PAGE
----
film

The Flop House: Episode #172 - Legends of OZ: Dorothy's Return

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The Flop House

There’s just something about a terrible kids’ movie that brings out the best (?) in us, so we dive headfirst into the CGI flop Legends of OZ: Dorothy’s Return. Meanwhile, Stuart gives important advice to our kidnapped listeners, Dan inadvertently pitches the new hit movie “Uncatchable,” and Bizzarro Elliott makes an appearance.

Movies and TV recommended in this episode:

Sorcerer
Wild
Logan’s Run

The Flop House: Episode #171 - No Good Deed

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The Flop House

Flop House repeat offender Idris Elba romances Taraji P. Henson in the Valentine's Day favorite No Good Deed. Wait, did we say "romances?" We meant "terrorizes." Meanwhile Elliott tells us of James Bond films of the future, Dan tries to play a game of Radio Zork, and Stuart introduces the new Sweet Amazing Candy Penis.
Movies recommended in this episode:

Roma
Happy Christmas
Coherence

The Flop House: Episode #169 - Teenage Mutant Ninja Turtles (2014) LIVE!

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The Flop House

Recorded on 1/9/2015 in front of a live, sold out crowd in The Bell House in Gowanus, Brooklyn.

A huge thanks to Mr. Matt Carman (1/2 of the excellent zine “I Love Bad Movies“) for recording the show and making sure we sound as good as we do.

The Flop House: Episode #168 - Rage

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The Flop House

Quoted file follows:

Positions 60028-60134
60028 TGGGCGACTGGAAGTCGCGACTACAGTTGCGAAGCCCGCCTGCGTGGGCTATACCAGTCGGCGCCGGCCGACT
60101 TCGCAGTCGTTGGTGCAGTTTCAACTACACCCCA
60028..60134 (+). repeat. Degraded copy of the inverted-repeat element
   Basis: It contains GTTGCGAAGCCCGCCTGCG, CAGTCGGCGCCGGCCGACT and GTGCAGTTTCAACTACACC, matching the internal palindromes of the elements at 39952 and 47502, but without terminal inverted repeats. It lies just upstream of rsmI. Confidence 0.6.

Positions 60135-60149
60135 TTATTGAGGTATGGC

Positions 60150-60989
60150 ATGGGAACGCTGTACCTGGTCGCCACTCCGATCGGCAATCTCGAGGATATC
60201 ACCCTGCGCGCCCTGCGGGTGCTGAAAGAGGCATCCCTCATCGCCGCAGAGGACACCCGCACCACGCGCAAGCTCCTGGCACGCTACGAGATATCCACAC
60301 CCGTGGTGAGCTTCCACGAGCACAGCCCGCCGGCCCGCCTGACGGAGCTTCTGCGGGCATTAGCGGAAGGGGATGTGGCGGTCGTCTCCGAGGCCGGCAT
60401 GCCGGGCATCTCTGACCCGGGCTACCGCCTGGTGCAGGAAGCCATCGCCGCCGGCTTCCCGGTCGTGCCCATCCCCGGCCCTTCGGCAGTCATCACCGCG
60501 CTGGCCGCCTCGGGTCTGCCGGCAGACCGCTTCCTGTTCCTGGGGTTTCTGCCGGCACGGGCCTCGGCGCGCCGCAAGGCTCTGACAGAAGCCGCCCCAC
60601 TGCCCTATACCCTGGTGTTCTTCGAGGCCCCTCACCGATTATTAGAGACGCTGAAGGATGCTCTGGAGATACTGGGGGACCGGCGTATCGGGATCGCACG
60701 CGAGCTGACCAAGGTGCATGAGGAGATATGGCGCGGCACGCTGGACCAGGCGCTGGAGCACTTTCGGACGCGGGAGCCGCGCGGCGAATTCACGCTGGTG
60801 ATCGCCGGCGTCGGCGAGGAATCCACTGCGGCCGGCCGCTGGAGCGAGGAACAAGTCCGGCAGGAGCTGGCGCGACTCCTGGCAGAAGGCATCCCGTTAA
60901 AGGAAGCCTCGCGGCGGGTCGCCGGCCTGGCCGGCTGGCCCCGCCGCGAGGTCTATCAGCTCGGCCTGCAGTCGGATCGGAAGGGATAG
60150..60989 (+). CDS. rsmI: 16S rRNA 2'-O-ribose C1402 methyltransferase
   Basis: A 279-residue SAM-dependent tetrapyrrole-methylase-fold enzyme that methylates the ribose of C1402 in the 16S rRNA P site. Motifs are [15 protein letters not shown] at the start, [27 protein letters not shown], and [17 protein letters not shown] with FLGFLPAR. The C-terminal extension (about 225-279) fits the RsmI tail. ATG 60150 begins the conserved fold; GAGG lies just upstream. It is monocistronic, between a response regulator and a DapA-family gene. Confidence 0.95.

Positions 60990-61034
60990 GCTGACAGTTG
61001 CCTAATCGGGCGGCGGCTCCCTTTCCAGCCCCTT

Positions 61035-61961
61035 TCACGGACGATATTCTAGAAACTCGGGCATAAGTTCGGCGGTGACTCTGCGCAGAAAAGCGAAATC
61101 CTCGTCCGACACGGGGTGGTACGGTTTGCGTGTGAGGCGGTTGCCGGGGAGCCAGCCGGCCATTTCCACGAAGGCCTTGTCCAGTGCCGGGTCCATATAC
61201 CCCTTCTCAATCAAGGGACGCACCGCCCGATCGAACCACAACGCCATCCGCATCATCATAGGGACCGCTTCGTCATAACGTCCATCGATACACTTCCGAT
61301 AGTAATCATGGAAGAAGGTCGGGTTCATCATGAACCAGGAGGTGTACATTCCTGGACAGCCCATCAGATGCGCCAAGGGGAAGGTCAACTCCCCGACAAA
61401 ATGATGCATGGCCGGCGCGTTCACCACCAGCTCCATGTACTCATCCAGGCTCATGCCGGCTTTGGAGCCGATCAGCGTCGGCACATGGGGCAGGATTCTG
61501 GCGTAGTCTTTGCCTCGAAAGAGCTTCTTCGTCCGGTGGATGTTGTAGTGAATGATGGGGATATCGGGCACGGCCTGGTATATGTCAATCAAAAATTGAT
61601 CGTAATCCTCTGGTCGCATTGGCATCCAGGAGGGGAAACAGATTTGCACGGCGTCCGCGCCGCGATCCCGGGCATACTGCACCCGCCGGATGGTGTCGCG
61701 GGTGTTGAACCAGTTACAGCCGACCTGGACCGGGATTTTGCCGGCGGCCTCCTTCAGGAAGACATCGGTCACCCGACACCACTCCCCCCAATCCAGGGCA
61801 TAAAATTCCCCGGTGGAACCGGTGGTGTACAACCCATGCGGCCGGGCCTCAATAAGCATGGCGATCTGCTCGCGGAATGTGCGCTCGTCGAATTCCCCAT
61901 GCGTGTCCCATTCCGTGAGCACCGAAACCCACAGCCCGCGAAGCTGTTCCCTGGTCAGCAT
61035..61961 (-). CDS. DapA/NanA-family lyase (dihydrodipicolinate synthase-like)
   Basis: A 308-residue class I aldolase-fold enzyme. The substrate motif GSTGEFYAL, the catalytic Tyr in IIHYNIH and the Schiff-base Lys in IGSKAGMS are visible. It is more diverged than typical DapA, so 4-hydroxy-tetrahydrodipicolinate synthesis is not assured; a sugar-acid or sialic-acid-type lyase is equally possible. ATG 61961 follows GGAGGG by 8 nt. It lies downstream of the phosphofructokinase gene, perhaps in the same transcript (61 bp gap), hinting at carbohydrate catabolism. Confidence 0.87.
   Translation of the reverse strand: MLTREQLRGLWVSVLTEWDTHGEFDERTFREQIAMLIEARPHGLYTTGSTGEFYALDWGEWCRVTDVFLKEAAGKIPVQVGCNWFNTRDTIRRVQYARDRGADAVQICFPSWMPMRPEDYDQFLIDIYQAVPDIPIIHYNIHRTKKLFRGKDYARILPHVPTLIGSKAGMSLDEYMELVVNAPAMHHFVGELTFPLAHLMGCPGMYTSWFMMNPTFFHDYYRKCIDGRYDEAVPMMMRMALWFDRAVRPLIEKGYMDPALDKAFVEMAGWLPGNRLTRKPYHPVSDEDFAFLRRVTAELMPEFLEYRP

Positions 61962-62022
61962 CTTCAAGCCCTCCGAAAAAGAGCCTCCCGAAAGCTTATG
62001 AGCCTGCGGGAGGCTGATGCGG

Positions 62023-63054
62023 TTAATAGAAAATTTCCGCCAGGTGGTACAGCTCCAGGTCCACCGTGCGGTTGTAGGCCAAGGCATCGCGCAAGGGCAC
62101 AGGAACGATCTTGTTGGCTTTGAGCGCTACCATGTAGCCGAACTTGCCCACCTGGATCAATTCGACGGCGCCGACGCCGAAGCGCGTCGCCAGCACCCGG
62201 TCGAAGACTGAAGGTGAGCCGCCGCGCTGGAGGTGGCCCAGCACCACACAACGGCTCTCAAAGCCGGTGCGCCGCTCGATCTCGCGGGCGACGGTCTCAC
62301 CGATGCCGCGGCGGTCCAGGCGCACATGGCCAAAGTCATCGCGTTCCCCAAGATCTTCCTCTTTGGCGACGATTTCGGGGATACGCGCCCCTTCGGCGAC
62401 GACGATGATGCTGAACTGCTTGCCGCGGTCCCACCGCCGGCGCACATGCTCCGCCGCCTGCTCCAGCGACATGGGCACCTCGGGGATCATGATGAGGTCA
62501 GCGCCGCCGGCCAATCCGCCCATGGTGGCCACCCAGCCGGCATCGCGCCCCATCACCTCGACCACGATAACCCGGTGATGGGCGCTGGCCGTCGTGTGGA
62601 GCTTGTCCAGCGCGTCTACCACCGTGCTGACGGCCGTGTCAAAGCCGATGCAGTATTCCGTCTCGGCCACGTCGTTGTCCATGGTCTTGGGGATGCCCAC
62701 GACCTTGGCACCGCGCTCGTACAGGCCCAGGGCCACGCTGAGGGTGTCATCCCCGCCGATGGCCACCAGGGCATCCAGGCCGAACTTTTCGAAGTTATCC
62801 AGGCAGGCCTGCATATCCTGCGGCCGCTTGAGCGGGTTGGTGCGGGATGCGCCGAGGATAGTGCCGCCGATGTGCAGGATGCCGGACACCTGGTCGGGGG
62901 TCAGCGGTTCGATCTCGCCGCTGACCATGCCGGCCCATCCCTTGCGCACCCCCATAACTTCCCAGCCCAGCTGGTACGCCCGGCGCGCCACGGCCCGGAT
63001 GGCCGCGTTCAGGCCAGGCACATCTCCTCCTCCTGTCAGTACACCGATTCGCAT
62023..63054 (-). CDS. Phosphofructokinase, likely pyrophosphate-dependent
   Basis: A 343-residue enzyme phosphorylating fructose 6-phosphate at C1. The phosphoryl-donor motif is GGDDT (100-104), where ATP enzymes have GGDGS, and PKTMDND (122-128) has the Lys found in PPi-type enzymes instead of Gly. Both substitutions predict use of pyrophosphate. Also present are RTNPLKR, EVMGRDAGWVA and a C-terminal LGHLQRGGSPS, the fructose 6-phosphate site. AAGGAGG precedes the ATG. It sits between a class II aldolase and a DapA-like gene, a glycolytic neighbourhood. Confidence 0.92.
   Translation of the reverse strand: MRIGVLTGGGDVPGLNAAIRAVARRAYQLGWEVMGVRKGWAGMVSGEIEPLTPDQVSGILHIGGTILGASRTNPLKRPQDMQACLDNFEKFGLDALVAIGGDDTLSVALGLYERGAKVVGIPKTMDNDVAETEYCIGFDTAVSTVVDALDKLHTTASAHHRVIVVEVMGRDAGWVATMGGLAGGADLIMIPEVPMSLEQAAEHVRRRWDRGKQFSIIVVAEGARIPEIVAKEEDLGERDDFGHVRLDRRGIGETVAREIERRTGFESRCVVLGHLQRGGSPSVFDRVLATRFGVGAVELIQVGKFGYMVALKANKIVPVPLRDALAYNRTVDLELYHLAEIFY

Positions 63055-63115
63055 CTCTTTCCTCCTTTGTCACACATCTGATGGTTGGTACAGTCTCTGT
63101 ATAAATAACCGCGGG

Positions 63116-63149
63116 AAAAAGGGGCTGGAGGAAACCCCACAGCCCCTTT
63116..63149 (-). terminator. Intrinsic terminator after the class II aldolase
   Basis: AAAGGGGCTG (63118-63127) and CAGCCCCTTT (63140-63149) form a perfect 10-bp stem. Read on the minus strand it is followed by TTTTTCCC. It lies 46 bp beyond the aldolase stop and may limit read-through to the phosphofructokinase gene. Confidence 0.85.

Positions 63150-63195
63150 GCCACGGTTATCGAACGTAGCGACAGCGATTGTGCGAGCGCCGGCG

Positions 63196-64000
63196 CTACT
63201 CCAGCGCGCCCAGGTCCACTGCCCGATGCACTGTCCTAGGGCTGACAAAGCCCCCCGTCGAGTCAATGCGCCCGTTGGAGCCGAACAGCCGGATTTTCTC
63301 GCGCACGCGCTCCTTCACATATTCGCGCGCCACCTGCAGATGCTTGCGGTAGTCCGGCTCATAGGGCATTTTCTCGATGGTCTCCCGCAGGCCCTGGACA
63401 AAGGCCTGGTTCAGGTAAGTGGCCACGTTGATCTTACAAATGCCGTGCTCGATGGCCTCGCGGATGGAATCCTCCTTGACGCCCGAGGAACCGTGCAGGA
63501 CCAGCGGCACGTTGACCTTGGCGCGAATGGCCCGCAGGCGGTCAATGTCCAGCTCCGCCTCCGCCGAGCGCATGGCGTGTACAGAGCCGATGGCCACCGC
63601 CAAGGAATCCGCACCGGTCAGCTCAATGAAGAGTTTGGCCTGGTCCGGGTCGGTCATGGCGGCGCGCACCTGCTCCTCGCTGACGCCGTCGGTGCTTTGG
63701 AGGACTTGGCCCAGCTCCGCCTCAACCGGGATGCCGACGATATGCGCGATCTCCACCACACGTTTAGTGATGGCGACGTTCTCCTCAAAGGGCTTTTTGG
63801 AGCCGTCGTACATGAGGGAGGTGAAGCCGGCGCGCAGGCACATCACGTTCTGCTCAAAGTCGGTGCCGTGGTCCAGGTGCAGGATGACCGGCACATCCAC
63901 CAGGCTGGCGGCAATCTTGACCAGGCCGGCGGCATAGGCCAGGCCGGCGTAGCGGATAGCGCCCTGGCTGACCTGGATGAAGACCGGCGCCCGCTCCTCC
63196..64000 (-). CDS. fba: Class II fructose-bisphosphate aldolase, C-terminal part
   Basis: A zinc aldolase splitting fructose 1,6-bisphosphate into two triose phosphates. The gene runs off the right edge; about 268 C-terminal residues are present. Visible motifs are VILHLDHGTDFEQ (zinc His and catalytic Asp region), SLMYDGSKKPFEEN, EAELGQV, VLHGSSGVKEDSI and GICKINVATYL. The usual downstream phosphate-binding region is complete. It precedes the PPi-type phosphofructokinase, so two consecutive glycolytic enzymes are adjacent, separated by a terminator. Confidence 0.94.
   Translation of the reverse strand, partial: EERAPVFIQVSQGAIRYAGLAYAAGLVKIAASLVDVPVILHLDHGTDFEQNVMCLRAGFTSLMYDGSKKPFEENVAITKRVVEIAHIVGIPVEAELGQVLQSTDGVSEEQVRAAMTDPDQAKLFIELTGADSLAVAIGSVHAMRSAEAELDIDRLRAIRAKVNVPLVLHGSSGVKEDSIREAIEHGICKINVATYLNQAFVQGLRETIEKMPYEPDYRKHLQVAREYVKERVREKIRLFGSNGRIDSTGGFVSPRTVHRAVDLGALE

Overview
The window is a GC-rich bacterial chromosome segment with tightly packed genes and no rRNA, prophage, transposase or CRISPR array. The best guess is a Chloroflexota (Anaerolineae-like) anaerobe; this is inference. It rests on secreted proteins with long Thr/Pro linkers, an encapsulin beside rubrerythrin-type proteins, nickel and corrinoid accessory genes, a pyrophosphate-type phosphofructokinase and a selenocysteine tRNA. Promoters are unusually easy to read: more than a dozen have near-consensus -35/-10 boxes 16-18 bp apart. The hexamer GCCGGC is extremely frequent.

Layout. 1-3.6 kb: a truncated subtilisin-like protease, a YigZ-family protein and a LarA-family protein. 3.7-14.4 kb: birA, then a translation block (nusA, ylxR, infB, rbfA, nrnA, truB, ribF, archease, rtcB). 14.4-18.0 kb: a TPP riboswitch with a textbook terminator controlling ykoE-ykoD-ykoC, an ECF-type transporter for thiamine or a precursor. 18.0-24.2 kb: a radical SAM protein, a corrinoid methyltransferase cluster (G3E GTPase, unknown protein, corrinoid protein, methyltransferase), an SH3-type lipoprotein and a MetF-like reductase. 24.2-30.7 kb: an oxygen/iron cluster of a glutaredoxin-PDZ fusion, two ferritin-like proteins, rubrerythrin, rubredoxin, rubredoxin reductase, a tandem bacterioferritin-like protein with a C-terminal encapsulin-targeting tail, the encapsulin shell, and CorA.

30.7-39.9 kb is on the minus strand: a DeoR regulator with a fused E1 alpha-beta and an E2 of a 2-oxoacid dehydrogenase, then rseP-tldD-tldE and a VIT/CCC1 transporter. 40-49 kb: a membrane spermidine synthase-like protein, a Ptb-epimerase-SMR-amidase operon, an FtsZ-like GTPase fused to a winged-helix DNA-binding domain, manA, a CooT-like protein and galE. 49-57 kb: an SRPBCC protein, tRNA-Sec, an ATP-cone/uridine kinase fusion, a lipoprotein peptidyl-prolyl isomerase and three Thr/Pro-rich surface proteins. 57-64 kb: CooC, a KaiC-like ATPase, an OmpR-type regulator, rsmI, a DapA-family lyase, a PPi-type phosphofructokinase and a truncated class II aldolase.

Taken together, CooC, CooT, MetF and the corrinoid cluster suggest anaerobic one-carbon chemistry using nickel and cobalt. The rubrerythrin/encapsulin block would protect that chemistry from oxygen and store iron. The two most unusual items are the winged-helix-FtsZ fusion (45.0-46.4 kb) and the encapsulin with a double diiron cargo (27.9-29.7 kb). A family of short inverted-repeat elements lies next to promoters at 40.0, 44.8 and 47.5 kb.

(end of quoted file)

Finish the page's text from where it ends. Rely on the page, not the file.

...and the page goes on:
Merry Cagemas everyone! The store was all out of Left Behind (well… it hasn’t been released to video or streaming yet), so we got you a Rage. We hope you’re not too disappointed. Meanwhile Elliott reads the Looney Tunes dinner specials, Dan reveals the medical source of his word-slurring, and Stuart just can’t stop chewing.

Movies and TV recommended in this episode:

Nightcrawler
Foxcatcher
For a Few Dollars More
9 Deaths of the Ninja

The Flop House: Episode #167 - From Justin to Kelly

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The Flop House

Song of the autumn contest winner Jason MacIssac decreed that we should be subjected to legendary season-one-of-American-Idol ancillary flop From Justin to Kelly. Did he take it easy on us, or is there now a bounty on his head? Meanwhile Stuart introduces his innovative new restaurant concept, and Elliott murders Dan on air.

Movies and TV recommended in this episode:

Inherent Vice
The Hobbit: Battle of the Five Armies
Nine Days of One Year

The Flop House: Episode #166 - Pompeii

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The Flop House

A returning Flop House director guides a cast of returning Flop House stars in an eruption of mediocrity named Pompeii. Meanwhile Stu asks a provocative question about Cenobites, Elliott reveals an early draft of a Robert Louis Stevenson classic, and Dan debuts his new hit character.

Movies and TV recommended in this episode:

Volcano
Housebound
The Hurricane
The Chant of Jimmie Blacksmith

The Flop House: Episode #165 - Robocop (2014)

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Baby Geniuses

We watched Robocop (2014). Detailed show notes canceled on account of Dan being sick with Mongolian death flu.

Bullseye With Jesse Thorn: Comedy Group Kasper Hauser, David Rakoff Retrospective

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Bullseye
Guests: 
Rob Baedeker
Guests: 
James Reichmuth
Guests: 
David Rakoff
Guests: 
Keith Phipps
Guests: 
Scott Tobias

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Kasper Hauser: How To Write A Book About Business Without Really Helping